If you’re not sure on whether you can use something, and it’s not mentioned here or anywhere else in
the homework files, just ask.
Debug print statements are fine, but nothing should be printed when we run your code. We expect
clean runs – printing to the console when we’re grading will result in a penalty. If you submit these, we
will take off points.
Provided
The following file(s) have been provided to you. There are several, but we’ve noted the ones to edit.
1. HashMap.java This is the class in which you will implement the methods for a HashMap. Feel
free to add private helper methods but do not add any new public methods, inner/nested
classes, instance variables, or static variables.
2. MapEntry.java This class stores a key-value pair and a removed attribute for your hash map. Do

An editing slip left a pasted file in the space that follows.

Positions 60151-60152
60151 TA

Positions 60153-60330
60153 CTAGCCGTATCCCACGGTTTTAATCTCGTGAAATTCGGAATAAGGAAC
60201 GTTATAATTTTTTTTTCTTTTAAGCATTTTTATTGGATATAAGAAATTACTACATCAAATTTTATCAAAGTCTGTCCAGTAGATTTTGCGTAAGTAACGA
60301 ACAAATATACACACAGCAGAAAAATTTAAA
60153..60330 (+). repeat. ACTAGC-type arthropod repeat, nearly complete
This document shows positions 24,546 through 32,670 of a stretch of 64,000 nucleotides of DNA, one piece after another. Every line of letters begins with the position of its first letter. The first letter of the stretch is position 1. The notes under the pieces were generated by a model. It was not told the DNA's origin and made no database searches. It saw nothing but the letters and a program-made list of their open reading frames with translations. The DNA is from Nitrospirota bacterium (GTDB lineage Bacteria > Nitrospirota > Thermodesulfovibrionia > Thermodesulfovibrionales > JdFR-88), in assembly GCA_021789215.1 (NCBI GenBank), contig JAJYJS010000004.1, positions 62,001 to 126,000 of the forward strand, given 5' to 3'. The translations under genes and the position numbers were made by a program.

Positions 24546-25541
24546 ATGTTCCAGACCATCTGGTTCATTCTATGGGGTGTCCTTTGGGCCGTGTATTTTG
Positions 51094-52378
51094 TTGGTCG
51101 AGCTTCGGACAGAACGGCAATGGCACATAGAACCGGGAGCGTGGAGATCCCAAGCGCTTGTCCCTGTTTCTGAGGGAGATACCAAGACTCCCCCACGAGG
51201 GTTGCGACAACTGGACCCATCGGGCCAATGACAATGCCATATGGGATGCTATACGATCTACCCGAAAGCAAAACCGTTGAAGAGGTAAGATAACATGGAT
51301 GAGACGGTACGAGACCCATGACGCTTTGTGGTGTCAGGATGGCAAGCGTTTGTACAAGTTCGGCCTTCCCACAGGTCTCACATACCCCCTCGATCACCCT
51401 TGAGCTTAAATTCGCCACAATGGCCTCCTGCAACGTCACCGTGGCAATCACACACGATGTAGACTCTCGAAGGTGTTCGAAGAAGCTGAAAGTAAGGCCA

not alter this file.
3. HashMapStudentTests.java This is the test class that contains a set of tests covering the basic
operations on the HashMap class. It is not intended to be exhaustive and does not guarantee any
type of grade. Write your own tests to ensure you cover all edge cases.
Deliverables
You must submit all of the following file(s). Please make sure the filename matches the filename(s)
below, and that only the following file(s) are present. If you make resubmit, make sure only one copy of
the file is present in the submission.
After submitting, double check to make sure it has been submitted on Canvas and then download your
uploaded files to a new folder, copy over the support files, recompile, and run. It is your responsibility
to re-test your submission and discover editing oddities, upload issues, etc.
1. HashMap.java